We’ve been there.

In the case of Faisal Mohammad, we see an Islamic-sounding name. We see a non-white possibly South Asian face, and out of fear and ignorance, many of us now are more than happy to take the leap.

That made the chancellor’s reassuring second line even more necessary than her first:

“At this point, it would be irresponsible to draw such conclusions solely on the ethnicity of the suspect,” she said. “At this point in time, preliminary evidence suggests that freshman computer science and engineering student Faisal Mohammad of Santa Clara appeared to have been motivated by personal animosities, not a political agenda.”

Merced County Sheriff Vern Warnke told reporters that the lead FBI agent during the course of its investigation said, “They have found nothing in this person’s history, personal belongings or electronic devices, or any other items to suggest anything other than the act of an individual for vendetta or whatever pertaining to what happened Wednesday. There is nothing to indicate there’s any political or religious motivation pertaining to what he did.”

Warnke said Mohammad was deemed just a normal college kid at UC Merced.

He was and he wasn’t.

The June graduate from Santa Clara’s Wilcox High School was a young kid growing up, a freshman away from home for the first time. A quiet, but smiling loner. Maybe, in his way, he was reaching out?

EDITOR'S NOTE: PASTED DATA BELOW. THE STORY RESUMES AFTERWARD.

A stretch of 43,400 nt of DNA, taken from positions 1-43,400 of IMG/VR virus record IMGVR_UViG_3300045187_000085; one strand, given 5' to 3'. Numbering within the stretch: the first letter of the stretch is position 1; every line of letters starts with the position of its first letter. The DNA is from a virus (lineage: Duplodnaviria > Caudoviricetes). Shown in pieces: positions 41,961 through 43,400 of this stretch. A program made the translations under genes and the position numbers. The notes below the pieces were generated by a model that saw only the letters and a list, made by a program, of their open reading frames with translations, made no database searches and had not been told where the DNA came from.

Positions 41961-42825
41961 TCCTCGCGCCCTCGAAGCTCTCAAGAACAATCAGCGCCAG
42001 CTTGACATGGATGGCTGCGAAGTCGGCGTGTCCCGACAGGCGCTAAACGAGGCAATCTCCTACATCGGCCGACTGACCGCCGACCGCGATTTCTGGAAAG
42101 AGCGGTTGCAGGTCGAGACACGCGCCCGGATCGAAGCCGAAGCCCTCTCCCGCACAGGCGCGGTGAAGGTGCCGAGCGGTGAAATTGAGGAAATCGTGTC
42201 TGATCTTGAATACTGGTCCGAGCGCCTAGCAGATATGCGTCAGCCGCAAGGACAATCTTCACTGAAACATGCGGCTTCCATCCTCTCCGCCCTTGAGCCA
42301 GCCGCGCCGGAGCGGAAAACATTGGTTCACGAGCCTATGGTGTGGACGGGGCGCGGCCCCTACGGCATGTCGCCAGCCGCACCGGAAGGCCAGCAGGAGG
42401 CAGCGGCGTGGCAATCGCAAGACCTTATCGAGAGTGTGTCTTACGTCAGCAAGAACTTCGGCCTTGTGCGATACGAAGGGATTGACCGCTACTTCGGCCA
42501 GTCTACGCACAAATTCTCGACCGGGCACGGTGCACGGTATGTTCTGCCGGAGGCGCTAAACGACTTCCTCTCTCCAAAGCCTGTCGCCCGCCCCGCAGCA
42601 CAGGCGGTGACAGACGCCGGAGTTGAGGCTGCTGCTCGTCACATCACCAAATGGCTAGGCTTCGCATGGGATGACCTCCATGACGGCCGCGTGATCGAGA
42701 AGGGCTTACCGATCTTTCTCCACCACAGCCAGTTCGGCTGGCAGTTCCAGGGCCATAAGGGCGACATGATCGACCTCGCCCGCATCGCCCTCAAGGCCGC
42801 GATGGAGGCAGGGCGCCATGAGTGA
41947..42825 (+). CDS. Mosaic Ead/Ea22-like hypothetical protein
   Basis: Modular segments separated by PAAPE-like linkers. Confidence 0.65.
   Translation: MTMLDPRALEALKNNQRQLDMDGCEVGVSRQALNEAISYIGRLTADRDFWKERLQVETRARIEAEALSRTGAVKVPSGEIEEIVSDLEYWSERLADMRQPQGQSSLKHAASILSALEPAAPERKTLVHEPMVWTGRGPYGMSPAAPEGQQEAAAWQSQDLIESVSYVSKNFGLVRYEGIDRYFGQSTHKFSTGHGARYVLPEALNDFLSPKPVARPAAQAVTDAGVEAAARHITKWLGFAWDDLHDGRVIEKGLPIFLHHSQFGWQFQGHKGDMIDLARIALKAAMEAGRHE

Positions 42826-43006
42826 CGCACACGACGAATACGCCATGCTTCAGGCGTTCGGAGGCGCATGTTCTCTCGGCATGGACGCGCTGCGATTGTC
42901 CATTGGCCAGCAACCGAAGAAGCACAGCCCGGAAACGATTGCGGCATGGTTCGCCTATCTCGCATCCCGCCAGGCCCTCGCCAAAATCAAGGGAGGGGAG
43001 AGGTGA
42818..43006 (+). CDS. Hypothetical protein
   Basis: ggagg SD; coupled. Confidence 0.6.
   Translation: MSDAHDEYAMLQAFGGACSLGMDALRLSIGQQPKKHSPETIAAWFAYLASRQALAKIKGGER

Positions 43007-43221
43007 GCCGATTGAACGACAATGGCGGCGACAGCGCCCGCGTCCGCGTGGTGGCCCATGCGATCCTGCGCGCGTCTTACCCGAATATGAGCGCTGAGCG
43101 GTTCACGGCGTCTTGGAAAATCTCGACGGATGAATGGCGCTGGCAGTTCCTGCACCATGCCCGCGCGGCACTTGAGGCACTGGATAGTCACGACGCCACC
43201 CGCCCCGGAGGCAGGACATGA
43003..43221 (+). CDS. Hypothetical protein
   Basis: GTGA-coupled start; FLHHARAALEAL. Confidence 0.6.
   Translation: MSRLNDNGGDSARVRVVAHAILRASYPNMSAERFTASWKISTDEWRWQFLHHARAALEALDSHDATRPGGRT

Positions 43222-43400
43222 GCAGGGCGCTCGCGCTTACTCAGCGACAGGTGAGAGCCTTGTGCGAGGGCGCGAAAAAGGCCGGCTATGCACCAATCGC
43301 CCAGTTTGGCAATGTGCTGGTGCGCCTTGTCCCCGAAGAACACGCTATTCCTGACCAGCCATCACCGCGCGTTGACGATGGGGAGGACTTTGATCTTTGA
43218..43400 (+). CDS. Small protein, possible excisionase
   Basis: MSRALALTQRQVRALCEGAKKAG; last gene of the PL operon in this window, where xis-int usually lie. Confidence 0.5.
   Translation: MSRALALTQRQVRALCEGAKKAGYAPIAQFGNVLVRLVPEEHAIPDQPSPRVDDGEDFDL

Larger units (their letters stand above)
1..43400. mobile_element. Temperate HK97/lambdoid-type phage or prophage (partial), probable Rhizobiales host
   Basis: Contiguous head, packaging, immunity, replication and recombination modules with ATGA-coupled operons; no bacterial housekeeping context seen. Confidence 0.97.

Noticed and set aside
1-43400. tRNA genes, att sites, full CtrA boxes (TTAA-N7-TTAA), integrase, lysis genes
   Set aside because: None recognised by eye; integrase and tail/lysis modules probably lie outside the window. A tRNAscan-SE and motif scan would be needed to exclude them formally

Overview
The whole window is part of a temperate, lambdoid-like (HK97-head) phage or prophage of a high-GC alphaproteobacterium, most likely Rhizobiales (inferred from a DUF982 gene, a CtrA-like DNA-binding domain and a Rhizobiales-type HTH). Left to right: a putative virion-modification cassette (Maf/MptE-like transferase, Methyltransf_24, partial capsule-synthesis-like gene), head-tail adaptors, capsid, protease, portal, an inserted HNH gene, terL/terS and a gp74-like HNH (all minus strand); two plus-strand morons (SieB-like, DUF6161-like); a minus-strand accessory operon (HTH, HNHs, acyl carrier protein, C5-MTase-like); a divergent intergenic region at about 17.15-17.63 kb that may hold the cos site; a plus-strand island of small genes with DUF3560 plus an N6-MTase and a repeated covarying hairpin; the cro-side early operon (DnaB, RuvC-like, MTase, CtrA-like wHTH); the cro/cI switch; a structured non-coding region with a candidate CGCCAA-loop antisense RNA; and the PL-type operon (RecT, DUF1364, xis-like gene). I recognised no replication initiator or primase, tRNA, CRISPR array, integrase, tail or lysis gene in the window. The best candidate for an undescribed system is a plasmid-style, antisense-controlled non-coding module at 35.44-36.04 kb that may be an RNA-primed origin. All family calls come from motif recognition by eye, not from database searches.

And then came a micro-aggression.

Warnke said on Thursday night, something that was being called a “manifesto” was found on Mohammad’s body by the coroner.

They all have manifestos now.

Apparently, Mohammad felt slighted from being pushed out of a study group, and he had targeted his transgressors.

Warnke said at a Wednesday press conference that Mohammad was found with petroleum jelly, a nightscope, some zip-tie handcuffs, a small hammer, and duct tape.

“I think he planned on doing extra stuff,” said Warnke, who later told reporters that the plan included drawing police into a situation and then stealing a gun from them.

Mohammad seemed to have some video game fantasy. He had no gun. There was no gun in the situation at all, until the police introduced one..

Maybe knowing there was a troubled kid with personal issues, and not some jihadist, the police would have acted differently as they chased him down.

The Merced Sheriffs’ office will conduct the investigation on the UC Merced campus cop’s action. Was pulling a gun on a knife suspect really justified? Was the suspect without a gun threatening as he ran away from the police? Did the race of Mohammad play a role in the decision to shoot?

At some point, we’ll hear from the cop and go over his/her training and experience.

But we’ll never know what Faisal Mohammad thought or saw, or what he felt that day.

In Merced, they took the shortcut to justice.

Emil Guillermo is an independent journalist/commentator.
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The views expressed in his blog do not necessarily represent AALDEF’s views or policies.